Editors' ChoiceCancer Immunotherapy

CAFs complicate immunotherapy

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Science Signaling  28 Nov 2017:
Vol. 10, Issue 507, eaar5583
DOI: 10.1126/scisignal.aar5583

Anti-CSF1R immunotherapy effectively inhibits one suppressive immune cell type but unleashes another through cancer-associated fibroblasts.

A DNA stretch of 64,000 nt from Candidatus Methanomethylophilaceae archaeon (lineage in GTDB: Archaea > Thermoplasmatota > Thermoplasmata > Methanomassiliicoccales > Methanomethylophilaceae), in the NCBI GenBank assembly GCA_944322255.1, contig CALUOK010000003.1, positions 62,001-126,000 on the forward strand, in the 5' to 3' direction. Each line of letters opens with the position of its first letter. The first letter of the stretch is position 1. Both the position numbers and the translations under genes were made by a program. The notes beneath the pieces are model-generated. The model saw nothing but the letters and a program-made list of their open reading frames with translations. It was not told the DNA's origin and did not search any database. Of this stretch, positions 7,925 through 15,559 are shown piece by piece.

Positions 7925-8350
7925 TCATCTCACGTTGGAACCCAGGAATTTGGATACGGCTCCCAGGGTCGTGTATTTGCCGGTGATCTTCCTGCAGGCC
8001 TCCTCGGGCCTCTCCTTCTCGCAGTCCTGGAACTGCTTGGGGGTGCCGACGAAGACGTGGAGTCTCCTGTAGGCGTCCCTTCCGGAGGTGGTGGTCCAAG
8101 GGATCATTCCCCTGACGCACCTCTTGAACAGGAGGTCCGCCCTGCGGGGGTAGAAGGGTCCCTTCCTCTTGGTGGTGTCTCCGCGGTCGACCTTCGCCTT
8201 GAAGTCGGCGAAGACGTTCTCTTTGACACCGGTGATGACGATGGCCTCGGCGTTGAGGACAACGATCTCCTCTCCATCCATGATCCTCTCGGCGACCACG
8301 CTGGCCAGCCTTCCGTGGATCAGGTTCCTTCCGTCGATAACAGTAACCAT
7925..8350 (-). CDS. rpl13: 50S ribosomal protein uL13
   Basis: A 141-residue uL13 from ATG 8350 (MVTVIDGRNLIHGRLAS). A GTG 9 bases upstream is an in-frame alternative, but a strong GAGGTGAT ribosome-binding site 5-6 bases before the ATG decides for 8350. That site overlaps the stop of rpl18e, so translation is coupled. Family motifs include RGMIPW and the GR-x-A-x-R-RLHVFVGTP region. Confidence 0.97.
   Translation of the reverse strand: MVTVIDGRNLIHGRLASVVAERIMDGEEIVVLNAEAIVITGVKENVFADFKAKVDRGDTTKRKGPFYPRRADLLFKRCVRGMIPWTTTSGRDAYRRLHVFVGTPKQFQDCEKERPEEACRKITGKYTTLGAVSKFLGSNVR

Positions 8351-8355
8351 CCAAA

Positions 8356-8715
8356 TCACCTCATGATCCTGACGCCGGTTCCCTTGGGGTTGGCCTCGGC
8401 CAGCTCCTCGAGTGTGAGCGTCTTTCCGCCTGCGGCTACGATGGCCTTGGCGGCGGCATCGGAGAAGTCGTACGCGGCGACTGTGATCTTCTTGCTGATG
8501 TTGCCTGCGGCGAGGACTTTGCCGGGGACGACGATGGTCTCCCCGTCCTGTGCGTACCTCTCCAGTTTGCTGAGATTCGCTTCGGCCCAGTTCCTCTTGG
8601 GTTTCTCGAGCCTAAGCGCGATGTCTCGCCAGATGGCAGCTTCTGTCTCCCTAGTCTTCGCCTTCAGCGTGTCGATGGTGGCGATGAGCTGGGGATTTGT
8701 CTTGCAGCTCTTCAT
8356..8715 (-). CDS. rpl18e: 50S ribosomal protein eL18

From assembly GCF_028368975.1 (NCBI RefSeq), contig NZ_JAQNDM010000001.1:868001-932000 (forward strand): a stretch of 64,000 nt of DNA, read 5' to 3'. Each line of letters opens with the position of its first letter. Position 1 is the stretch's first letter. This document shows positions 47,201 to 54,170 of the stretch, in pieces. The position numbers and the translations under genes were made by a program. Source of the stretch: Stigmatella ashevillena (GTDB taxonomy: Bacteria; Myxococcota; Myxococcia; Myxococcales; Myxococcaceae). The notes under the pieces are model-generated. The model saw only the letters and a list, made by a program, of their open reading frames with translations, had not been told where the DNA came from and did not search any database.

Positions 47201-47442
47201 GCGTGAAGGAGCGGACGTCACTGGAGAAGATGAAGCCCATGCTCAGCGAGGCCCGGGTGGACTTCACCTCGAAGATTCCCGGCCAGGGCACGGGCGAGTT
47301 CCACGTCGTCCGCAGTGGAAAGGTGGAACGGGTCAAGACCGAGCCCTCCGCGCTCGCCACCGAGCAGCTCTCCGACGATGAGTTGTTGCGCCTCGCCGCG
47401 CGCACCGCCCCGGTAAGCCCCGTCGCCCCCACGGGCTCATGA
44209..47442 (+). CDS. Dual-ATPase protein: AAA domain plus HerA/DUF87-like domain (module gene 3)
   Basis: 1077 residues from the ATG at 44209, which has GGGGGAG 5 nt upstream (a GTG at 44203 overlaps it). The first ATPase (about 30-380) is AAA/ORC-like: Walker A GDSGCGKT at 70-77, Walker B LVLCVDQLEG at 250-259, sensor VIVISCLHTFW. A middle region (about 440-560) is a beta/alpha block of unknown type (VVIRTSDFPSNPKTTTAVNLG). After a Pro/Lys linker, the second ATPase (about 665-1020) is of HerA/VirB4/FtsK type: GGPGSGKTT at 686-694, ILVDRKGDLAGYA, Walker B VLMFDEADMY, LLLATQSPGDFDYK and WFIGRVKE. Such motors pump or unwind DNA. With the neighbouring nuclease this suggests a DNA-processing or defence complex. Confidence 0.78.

Our understanding of cancer development has progressed from a tumor-centric view to one of a highly complex, cross-talking, and ever-expanding multicellular pathology. Therapeutic strategies are starting to evolve likewise. Immunotherapy, for example, aims to block immunosuppressive signals emanating from tumors and certain immune cell populations to enhance the activity of cytotoxic and effector T cells. This strategy was so promising that clinical studies were swiftly initiated; however, many trials have failed to show the anticipated benefit in patients. Kumar et al. discovered one potential reason why agents that block the cytokine receptor CSF1R ultimately fail to stimulate antitumor immunity (see also the preview by Greten). CSF1 is secreted by tumors and promotes the differentiation of hematopoietic stem cells to macrophages. Hence, as expected, CSF1R blockade with the small-molecule inhibitor JNJ-40346527 decreased the number of tumor-associated macrophages in mouse models of various tumors. However, it also unexpectedly increased the production and secretion of the chemokine CXCL1 by cancer-associated fibroblasts (CAFs), which stimulated the recruitment and accumulation of polymorphonuclear myeloid–derived suppressor cells (PMN-MDSCs) in the tumor microenvironment. CAFs also have CSF1 receptors; CSF1 promoted histone deacetylase–mediated suppression of Cxcl1 expression in CAFs. Combining the CSF1R inhibitor with an inhibitor of the CXCL1 receptor (CXCR2) reduced the numbers of both TAMs and PMN-MDSCs in the tumor microenvironment and substantially reduced tumor growth in mice. The addition of an immune cell checkpoint blockade (anti-PD1) prevented tumor growth for over a month. These findings exemplify how complex and interconnected the tumor microenvironment is and why adequate preclinical testing is necessary to grasp the extended actions and indirect consequences of so-called targeted therapeutics to develop the most effective strategies for patients.

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